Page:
The Mongol hordes have never really gotten any props. Until now. Marco Polo, Netflix's magnificent-looking 10-part series, celebrates these conquerors from Central Asia, who in the 13th century established the largest empire in history.
This sweeping saga is told through the eyes of the Venetian Polo (Italian actor Lorenzo Richelmy, who looks like a handsomer Daniel Radcliffe. Far handsomer.)
As a young man, Polo is abandoned by his trader father (Pierfrancesco Favino of Rush) in the court of Kublai Khan, becoming a lowly stranger in a very strange land.
This is where the project gets interesting, because the Mongol ruler is played by Benedict Wong (Prometheus). It's an indelible performance by the British actor, during which he pads imperiously around his palace in a voluminous golden silk robe in a manner so entitled it will remind you of rapper Rick Ross.
Interestingly, the last time there was a major TV production of Marco Polo was in 2007, and Ian Somerhalder (The Vampire Diaries) played the young explorer and Brian Dennehy (!) was the Khan.
Meanwhile, back in Mongolia, Polo, whom the natives address as "Latin," is put to work as an apprentice tax collector but is gradually given greater responsibility and access until he is playing chess with the big guy.
Tutored in calligraphy, hawking, archery, equestrianism, and martial arts, he gets an altogether thorough education in the customs of the Orient: culinary, mercantile, and romantic.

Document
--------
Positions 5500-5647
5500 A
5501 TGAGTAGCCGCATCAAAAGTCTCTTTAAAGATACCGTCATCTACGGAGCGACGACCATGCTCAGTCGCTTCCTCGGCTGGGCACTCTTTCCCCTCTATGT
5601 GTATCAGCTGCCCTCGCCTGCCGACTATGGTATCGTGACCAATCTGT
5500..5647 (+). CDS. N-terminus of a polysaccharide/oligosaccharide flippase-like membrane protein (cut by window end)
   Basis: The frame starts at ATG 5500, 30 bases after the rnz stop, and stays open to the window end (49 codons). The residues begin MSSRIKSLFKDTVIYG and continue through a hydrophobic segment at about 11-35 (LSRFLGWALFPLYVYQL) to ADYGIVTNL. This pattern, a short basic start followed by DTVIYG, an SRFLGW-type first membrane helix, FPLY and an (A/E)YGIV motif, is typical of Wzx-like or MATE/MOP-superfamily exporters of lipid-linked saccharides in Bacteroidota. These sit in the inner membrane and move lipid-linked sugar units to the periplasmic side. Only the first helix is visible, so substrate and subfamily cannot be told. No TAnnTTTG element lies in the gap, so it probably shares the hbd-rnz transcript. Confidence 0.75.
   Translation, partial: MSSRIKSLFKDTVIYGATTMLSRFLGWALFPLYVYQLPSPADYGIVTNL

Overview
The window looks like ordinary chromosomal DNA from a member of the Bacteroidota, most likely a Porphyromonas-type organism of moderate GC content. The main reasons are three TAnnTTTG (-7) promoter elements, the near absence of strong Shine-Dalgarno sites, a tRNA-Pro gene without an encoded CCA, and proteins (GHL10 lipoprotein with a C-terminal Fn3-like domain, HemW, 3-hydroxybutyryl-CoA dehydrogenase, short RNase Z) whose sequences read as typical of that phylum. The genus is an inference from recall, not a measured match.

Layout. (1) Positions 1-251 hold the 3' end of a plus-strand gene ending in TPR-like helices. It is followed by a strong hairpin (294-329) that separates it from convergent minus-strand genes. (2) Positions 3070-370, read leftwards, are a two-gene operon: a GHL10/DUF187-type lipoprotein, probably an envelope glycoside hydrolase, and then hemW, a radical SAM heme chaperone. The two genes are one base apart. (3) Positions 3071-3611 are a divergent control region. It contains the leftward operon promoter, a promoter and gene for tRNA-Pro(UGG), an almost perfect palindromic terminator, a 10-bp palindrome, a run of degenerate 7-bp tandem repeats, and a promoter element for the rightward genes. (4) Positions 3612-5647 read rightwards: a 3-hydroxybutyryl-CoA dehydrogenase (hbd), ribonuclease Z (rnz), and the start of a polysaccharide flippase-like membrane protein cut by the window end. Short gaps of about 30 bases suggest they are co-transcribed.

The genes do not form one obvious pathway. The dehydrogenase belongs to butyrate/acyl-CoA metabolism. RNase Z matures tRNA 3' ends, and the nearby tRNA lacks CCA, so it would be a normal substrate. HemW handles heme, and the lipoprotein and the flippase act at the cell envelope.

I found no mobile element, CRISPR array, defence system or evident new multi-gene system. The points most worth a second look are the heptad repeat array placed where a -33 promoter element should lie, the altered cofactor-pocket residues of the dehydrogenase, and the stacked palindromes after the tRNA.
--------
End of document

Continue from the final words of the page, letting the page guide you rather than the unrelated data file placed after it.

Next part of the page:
Tom Wu (Da Vinci's Demons) gives the series' other notable performance as Polo's blind Shaolin monk kung fu instructor Master Po, um, I mean Hundred Eyes. "Of the yin and the yang," Hundred Eyes informs his protégé, "you have an abundance of yang."
Despite this imbalance, our Italian émigré is soon a player in the international intrigue of Khan's court. The Mongols are trying to subdue the Chinese and their very devious and refined chancellor Jia Sidao (Chin Han of Arrow).
One of the hallmarks of this Marco Polo is that the female characters are just as forceful and interesting as the males. The sterling contingent of actresses includes Joan Chen, Zhu Zhu, Olivia Cheng, and Claudia Kim.
However, like Game of Thrones, Marco Polo is rather profligate in its use of female nudity - to the point of gratuitous sexuality. We not only spend a good deal of time in the Khan's Hall of Five Desires, we even get to see the auditioning process.
John Fusco's script also takes liberties with actual events. Kublai, for instance, did not kill his brother Ariq in a fateful sword fight as two opposing armies of horsemen looked on. He did imprison him, which isn't quite as cinematic.
Shot primarily in Kazakhstan and Malaysia, the series is richly atmospheric, lavishly produced, and artfully rendered. But you may find that the whole is less than the sum of its parts. It doesn't work nearly as well as drama as it does as sheer spectacle.
But check it out, anyway. How many chances do you get to visit Xanadu?
Available for download on Friday on Netflix